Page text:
Denmark’s Innovation Fund is supporting the launch of the Grand Solutions project GENIUS which aims to develop a 5G network for the low airspace.
The project has a budget of DKK 24 million, of which 14 mill. DKK has been approved by the Innovation Fund.
Project partners include Naviair, which manages traffic in Danish airspace, the network companies TDC NET and Ericsson, Lorenz Technology, which develops intelligent drone solutions, and the Danish universities DTU and SDU.
The 5G network is designed to support U-space, enabling drones to share the lower airspace with traditional manned air traffic. Navair is developing Unmanned Traffic Management (UTM) to provide automatic traffic control.
A prerequisite for the automatic traffic control to take place is that the drone can be connected to a network with high reliability and low response time. This is where 5G technology comes into the picture.
The national 5G network was established by TDC NET with support from Ericsson at the end of 2020 with a focus on 5G coverage on land. But if the drones are to use 5G, then the coverage must also apply in the low airspace, which TDC NET and Ericsson’s joint 5G Innovation Hub will establish as part of the GENIUS project.
Already today, large amounts of data can be sent and received in near real time via the nationwide 5G network, TDC NET established in 2020. When the 5G coverage is expanded to the low airspace, it opens up for drones to solve more and far more advanced types of tasks for the benefit of companies and society at large. We look forward to realizing that potential, says Michael Fränkle, Executive Vice President of TDC NET.
Naviair, which is responsible for traffic management of aviation in Danish airspace, will handle the connection between 5G and the automatic traffic management system, which is a prerequisite for the establishment of U-space – the so-called UAS Traffic Management (UTM) platform.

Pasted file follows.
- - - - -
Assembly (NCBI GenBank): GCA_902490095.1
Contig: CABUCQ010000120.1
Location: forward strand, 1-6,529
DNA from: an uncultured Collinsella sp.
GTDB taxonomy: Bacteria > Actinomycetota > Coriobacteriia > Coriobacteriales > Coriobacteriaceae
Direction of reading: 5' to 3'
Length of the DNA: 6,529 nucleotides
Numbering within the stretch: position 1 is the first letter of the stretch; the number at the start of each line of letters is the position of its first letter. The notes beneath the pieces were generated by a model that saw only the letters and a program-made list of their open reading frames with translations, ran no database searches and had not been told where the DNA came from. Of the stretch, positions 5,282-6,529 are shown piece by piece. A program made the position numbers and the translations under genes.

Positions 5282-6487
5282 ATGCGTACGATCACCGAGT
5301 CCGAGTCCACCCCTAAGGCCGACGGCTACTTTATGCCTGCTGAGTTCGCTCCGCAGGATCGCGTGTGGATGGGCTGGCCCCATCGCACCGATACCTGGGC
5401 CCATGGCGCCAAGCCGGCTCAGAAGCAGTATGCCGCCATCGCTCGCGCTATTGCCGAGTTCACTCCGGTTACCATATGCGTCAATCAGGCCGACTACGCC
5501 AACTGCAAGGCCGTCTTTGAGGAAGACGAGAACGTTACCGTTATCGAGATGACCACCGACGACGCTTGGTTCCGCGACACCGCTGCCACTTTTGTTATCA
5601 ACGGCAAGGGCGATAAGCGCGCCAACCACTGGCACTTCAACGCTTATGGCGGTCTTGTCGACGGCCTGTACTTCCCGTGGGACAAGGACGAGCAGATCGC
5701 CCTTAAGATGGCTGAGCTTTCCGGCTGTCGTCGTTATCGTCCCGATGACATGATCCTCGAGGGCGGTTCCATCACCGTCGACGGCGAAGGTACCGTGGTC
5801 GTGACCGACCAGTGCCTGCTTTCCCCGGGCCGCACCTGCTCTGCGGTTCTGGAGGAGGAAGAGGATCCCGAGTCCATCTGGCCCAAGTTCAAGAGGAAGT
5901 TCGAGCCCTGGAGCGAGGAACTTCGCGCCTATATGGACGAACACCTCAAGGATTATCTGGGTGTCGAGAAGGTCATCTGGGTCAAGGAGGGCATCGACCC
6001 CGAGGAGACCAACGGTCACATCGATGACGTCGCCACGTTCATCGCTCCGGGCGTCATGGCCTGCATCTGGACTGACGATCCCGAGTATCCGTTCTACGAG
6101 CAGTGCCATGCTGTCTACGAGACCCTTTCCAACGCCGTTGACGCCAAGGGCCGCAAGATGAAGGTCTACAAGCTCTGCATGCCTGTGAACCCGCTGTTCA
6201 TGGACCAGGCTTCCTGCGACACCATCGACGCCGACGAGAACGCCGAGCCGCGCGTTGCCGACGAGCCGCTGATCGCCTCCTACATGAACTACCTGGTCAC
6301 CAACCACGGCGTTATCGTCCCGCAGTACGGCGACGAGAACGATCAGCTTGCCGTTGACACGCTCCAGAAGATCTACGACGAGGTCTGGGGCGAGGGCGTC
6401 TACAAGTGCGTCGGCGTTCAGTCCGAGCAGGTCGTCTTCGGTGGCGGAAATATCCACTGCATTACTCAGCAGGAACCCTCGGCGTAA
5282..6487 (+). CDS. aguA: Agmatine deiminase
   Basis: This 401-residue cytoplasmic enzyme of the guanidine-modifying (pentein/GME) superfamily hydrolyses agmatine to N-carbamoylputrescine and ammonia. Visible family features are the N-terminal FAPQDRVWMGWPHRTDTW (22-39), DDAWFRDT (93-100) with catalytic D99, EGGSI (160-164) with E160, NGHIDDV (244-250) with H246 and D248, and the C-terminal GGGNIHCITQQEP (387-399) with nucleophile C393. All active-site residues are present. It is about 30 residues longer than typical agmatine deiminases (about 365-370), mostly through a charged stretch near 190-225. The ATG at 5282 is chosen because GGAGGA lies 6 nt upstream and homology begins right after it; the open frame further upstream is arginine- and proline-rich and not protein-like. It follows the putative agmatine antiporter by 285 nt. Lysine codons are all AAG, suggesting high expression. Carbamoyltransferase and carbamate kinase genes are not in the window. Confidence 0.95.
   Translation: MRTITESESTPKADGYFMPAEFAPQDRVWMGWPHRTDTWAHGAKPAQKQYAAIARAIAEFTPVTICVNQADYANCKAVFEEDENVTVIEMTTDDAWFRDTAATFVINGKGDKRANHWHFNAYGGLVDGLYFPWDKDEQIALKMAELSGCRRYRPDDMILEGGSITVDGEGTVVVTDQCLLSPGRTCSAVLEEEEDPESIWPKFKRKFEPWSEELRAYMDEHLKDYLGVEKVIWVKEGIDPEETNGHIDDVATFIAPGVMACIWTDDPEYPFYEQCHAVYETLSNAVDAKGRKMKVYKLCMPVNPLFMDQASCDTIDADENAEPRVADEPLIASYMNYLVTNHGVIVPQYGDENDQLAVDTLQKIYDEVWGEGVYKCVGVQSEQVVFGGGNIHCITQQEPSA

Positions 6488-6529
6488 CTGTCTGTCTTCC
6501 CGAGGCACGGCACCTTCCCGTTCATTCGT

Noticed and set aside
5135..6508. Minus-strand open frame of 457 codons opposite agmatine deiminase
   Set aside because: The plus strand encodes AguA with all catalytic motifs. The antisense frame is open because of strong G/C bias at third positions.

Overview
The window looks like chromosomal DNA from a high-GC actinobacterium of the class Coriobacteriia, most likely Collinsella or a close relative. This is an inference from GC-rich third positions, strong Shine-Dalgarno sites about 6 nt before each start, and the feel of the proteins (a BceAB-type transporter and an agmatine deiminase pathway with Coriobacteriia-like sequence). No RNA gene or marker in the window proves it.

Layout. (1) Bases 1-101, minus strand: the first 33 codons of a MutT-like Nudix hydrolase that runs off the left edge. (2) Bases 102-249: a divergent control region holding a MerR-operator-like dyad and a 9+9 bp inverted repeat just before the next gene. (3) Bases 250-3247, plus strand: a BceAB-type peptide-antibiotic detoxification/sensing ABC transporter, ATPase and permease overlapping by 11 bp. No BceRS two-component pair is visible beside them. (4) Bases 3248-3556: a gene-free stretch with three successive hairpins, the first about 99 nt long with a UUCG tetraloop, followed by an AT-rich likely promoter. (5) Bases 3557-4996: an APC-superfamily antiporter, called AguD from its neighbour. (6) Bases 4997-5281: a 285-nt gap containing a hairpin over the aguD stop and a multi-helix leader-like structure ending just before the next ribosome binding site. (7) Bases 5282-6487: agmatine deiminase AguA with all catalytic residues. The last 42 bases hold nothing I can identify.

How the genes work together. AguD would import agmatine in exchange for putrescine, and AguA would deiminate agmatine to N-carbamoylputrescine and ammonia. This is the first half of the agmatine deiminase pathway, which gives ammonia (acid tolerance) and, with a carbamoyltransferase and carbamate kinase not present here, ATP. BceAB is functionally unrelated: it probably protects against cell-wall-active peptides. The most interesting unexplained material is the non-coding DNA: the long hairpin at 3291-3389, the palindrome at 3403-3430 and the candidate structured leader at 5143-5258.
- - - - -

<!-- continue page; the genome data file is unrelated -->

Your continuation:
U-space must ensure that unmanned drones in the future can fly in the same airspace as the other manned air traffic without posing a danger when, for example, they monitor birds in the Wadden Sea, fly critical medical equipment between hospitals or inspect port areas.
Naviair is working purposefully to build a comprehensive infrastructure for drones in Danish airspace, where drones can operate outside the drone operator’s field of vision, which will scale up the application possibilities for drones. 5G is a central technology in several areas, where we, among other things. expects to be able to create a live image of the traffic situation in the air at any time, says Christian Clemmensen Møller, UTM Business Developer at Naviair.
The GENIUS project can also become an important player in the green transition. GENIUS will, in collaboration with the Danish Environmental Protection Agency, investigate how drones can help preserve our nature. The idea is that significant parts of the National Monitoring Program for the Aquatic Environment and Nature (NOVANA) must be able to be carried out by fully automatic drones, which themselves collect data from the nature areas that are to be monitored. Unmanned drones can thus play an important role in monitoring, for example, eelgrass by the Wadden Sea or in connection with the counting of birds and rare animal species.
According to Drone Industry Insights, revenue in drone transport will grow from DKK93 billion in 2018 to DKK285 billion in 2024. That this is an attractive market is further emphasized by the fact that the European Commission predicts that the European drone sector in 2035 will employ more than 100,000 people directly, and have an economic effect of over 10 billion euros per year.
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